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I just came across an interview in which the QTUM CEO, Patrick Dai, discussed the future of the QTUM blockchain. From that interview, I took out some interesting points. One of the most important takeaways from this interview is that a lot of people involved in the blockchain space are either too greedy, or just don’t understand the whole idea behind this technology.

According to Patrick, blockchain technology is all about decentralization. Unfortunately, in a decentralized environment, it is impossible to have highly efficient transactions. As he puts it, blockchain is a trade-off between centralized efficiency, and decentralized fairness.  So what does this really mean? Well, it means that a good number of platforms purporting to use blockchain technology to enhance efficiency are lying. That’s because centralized entities will always outperform them. The whole reason why such platforms have surged in value is because, people are yet to fully grasp the tradeoff between decentralization and efficiency that blockchain technology has to deal with. In essence, there will be no time when a blockchain based project will ever beat something like Visa in transaction speeds, and still stay decentralized.

Another issue that Patrick raises in the interview is the high number of experimental Dapps platforms that are in the market. Unlike many of these projects, QTUM is built on the tried and tested Bitcoin blockchain, which is one of the most secure blockchains. As such, anyone who launches a Dapp on QTUM is sure that the project is secure, and will work.

He cites the Bodhi, a project that runs on the QTUM blockchain, as an example. Unlike many other blockchain based prediction markets, Bodhi actually works, because it is built on a practical blockchain. That’s quite different from many other projects in the market right now most of which, are prototypes. The implication is that we have so many useless ICOs in the market at the moment. They are only there to raise money through tokens then abandon the projects. According to Patrick, sometimes such projects don’t fail because the owners are scammers, they only come to realize later along than their ideas are too theoretical and can’t be implemented in the real world.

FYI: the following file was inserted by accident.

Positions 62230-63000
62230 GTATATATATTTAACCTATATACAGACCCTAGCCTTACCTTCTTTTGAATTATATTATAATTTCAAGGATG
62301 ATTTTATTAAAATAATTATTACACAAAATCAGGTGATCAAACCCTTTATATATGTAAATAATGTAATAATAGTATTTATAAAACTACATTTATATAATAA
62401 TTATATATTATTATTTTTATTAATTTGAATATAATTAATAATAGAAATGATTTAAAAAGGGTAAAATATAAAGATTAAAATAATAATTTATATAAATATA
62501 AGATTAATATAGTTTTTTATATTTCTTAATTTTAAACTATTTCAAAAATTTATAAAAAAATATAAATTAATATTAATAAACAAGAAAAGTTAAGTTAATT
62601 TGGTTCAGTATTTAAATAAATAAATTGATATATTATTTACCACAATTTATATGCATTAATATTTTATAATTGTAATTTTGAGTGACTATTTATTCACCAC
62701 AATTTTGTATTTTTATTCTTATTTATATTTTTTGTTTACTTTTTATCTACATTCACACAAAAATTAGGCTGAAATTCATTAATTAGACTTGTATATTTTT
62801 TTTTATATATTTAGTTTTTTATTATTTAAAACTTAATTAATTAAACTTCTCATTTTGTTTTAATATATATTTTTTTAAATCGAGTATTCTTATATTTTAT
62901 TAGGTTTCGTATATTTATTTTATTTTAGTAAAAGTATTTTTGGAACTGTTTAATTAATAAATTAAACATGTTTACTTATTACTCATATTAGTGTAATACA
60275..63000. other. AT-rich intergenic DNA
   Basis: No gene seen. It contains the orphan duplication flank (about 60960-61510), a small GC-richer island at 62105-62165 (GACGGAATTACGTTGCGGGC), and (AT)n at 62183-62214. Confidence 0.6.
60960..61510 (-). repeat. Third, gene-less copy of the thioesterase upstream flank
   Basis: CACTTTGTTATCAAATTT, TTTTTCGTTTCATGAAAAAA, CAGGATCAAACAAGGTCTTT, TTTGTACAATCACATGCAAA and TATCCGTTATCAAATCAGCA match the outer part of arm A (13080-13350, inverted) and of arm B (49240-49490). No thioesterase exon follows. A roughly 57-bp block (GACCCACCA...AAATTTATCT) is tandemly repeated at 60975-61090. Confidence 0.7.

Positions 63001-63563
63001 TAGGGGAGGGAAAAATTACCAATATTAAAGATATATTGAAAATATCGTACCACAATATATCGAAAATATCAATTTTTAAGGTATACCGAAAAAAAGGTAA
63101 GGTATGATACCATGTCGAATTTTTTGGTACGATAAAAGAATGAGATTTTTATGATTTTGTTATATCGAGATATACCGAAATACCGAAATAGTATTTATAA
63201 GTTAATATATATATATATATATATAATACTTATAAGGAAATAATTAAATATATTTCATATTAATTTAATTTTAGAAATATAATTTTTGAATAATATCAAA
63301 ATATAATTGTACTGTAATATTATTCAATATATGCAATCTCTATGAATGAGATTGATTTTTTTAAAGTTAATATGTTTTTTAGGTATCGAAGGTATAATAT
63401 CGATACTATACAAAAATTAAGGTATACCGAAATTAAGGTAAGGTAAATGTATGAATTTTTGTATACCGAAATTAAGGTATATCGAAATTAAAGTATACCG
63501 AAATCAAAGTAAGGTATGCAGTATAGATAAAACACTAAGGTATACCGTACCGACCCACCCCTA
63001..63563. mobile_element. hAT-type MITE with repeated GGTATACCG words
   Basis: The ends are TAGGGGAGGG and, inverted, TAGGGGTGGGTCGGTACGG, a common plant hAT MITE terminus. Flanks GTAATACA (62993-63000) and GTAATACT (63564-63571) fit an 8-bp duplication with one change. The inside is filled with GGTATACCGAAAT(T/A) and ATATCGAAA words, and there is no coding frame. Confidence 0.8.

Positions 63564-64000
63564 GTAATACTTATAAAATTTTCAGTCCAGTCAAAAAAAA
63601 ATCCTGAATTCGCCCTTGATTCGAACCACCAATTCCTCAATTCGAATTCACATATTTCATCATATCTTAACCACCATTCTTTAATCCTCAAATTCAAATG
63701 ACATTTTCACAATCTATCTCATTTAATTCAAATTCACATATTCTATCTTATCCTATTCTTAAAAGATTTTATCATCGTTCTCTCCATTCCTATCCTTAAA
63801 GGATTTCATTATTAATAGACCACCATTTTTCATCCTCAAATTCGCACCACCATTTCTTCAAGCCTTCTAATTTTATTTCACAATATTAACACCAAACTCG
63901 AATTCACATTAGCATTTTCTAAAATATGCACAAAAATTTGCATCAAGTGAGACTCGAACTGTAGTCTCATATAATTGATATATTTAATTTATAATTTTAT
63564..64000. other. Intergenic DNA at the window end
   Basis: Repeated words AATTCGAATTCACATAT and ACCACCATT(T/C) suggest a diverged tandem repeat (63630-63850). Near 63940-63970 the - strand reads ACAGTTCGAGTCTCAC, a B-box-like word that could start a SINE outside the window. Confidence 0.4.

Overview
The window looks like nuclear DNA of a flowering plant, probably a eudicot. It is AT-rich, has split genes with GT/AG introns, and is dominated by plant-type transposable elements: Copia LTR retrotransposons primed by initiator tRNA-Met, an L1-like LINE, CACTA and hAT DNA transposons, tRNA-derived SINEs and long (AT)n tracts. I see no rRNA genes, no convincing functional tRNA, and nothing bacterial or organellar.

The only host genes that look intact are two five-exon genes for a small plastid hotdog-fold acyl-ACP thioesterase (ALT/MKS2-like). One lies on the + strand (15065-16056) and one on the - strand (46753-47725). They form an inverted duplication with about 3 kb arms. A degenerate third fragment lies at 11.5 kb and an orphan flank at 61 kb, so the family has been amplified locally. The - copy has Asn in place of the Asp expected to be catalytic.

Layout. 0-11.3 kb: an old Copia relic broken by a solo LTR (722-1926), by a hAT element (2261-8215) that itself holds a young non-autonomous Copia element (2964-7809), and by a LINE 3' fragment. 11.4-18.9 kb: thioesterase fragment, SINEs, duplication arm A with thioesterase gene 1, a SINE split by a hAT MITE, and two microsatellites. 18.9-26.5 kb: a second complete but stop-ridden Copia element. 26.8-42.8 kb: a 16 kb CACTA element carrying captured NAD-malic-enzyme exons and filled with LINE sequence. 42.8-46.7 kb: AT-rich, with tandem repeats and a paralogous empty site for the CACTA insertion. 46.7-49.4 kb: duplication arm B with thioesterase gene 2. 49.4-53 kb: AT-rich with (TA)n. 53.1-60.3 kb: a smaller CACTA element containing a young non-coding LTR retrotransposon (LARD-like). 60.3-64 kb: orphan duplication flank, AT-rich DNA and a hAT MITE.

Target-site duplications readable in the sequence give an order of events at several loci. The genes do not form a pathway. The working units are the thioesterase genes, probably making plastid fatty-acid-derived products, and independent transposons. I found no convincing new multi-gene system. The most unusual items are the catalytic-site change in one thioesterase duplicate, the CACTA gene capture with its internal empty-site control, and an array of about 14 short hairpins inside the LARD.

From this interview, one thing is clear, the whole blockchain ecosystem is at a very critical moment. There are so many projects in the market that are either promising the impossible (decentralized efficiency), or are trying out concepts that can’t work in the real world. What is likely to happen is that there could be a mass collapse of many of these projects, once investors realize that they are worthless ideas that have no value in the real world.

In essence, the long-term prospects of blockchain technology lies in projects like QTUM. Projects that may not necessarily be overhyped, but they are built to offer real solutions to real-world problems. If Patrick’s interview is anything to go by, then QTUM is a diamond in the rough.


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This information should not be interpreted as an endorsement of cryptocurrencies or a recommendation to invest. Historic performance is no guarantee of future returns. As an investment class, cryptocurrencies are speculative investments and investing in cryptocurrencies involves significant risks – they are highly volatile, vulnerable to hacking and capital loss and sensitive to secondary activity. Before investing you should obtain advice and decide whether the potential return outweighs the risks.
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